New Mexico governor: Red tape slows oil and gas projects
ALBUQUERQUE, N.M. (AP) — Revenue from oil and gas development is critical for funding education and other public services in New Mexico, Gov. Susana Martinez said Wednesday, and urged Congress to reduce the bureaucratic red tape.
The two-term Republican governor testified before a House subcommittee that’s considering legislation to streamline the permitting process.
Martinez and a handful of western governors have asked for changes that would address a backlog in the approval of permits as the oil and gas industry rebounds, netting more revenues and royalties for state governments.
In New Mexico, it takes federal land managers an average of 250 days to approve a drilling permit application, Martinez said. That can amount to a potential loss of $2 million a day for the state, she said.
“Each backlogged permit represents New Mexicans losing out on good paying jobs and rural communities losing out on economic growth. We need a solution that will streamline layers of bureaucratic requirements and expedite the approval process,” Martinez told the Energy and Mineral Resources subcommittee.
Rep. Alan Lowenthal of California and other Democrats on the panel raised concerns about speeding up approvals. They contended there were dangers with waiving environmental laws and shutting the public out of the permitting process.
“Informing people what is happening in their backyard is not a burden. Giving people a voice is not a burden. Responsible, balanced management of public lands is not a burden,” Lowenthal said.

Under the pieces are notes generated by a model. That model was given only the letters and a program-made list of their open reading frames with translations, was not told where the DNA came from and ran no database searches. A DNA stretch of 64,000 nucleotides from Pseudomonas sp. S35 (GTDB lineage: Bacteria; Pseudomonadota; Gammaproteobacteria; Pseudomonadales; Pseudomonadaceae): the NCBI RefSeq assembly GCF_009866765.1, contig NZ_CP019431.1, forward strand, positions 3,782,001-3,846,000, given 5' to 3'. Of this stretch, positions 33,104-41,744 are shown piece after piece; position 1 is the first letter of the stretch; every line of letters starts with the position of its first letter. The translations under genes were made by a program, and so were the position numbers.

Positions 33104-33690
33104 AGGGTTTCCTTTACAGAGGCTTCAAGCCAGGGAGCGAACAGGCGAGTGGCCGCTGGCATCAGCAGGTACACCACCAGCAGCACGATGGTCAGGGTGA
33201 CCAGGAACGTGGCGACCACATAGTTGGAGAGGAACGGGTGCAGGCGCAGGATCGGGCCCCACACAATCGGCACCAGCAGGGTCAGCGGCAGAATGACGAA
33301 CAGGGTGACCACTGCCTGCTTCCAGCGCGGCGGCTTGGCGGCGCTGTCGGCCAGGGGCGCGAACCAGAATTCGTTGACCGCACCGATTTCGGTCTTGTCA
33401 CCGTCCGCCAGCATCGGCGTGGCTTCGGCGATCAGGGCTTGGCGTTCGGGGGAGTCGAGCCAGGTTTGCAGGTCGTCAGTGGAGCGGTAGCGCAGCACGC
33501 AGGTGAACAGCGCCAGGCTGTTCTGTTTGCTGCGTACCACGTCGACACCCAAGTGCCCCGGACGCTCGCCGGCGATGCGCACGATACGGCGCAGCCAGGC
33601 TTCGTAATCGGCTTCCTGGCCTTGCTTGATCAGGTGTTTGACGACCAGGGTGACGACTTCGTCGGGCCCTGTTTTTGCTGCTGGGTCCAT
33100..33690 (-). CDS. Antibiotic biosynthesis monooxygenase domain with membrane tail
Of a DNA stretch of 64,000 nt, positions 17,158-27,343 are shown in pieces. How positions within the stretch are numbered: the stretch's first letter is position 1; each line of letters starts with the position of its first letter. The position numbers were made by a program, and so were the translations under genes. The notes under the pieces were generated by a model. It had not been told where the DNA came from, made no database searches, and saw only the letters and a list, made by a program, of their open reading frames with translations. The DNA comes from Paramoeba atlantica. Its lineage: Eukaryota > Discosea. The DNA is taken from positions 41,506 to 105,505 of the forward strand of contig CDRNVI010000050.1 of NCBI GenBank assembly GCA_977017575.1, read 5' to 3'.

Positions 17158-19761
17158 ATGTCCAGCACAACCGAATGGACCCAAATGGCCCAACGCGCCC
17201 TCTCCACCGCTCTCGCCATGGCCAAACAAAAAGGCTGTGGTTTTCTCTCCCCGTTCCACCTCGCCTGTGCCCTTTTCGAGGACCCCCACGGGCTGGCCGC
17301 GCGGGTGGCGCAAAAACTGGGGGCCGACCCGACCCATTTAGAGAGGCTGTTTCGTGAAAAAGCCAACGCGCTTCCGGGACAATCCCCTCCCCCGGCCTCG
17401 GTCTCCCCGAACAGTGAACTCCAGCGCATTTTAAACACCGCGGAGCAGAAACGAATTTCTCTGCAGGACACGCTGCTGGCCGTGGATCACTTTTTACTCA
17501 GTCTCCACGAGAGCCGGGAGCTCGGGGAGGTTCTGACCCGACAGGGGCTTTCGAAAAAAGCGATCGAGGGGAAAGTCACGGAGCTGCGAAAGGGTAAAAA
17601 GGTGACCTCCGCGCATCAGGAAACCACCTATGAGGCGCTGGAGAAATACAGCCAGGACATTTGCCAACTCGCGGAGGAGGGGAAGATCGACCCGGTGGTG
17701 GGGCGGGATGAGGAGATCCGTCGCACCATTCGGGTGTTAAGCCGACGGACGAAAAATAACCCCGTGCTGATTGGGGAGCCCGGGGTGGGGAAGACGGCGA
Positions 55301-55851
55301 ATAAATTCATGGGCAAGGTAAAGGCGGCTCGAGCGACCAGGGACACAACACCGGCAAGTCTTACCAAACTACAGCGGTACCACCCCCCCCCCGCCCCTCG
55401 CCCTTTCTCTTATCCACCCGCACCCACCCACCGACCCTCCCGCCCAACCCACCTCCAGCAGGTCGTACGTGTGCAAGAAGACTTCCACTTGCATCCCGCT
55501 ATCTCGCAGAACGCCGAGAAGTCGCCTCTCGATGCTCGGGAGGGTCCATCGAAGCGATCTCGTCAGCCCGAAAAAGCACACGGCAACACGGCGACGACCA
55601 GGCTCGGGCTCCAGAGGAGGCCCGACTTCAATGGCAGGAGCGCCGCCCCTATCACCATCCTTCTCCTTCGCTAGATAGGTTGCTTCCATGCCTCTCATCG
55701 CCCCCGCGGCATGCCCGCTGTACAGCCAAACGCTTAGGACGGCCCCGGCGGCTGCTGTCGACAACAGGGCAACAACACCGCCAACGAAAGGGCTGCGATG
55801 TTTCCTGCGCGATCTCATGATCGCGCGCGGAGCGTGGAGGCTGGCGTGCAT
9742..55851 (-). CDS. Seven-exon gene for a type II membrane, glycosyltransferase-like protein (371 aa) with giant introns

Two of the bills are sponsored by U.S. Rep. Steve Pearce, who is running against Democrat Michelle Lujan Grisham in the gubernatorial race to replace Martinez when her term expires at the end of 2018.
The congressional hearing came as activists gathered in New Mexico earlier Wednesday to protest any rollbacks of environmental reviews or royalty rates that oil, natural gas, mining and renewable energy companies must pay for operating on federal land.
The Royalty Policy Committee during its meeting in Albuquerque discussed everything from wind power to energy development on tribal lands.
Critics have said that U.S. Interior Secretary Ryan Zinke has stacked the committee with industry executives. The panel, which includes federal officials, state and tribal representatives and others, is tasked with advising him on royalty management issues.
Pam Eaton, a senior adviser at The Wilderness Society, said the committee should reject any recommendations to limit the Bureau of Land Management’s environmental reviews and public participation in oil and gas permitting under the National Environmental Policy Act.
“Individually and together, these recommendations — all aimed at constraining how and when environmental reviews of oil and gas permitting are conducted — could hide thousands of energy development decisions from public scrutiny and oversight,” Eaton said.
Martinez and officials from Utah told the congressional panel that some requirements are duplicative and that streamlining multi-layer approval processes doesn’t mean the states don’t care about the environment. They also pushed the importance of economic development for rural areas, where most drilling occurs.
“We see a great window of opportunity in the future,” said John Baza, director of Utah’s Division of Oil, Gas and Mining. “But we’ve got to be careful that the impedance that comes from federal side doesn’t dissuade operators from making those investments.”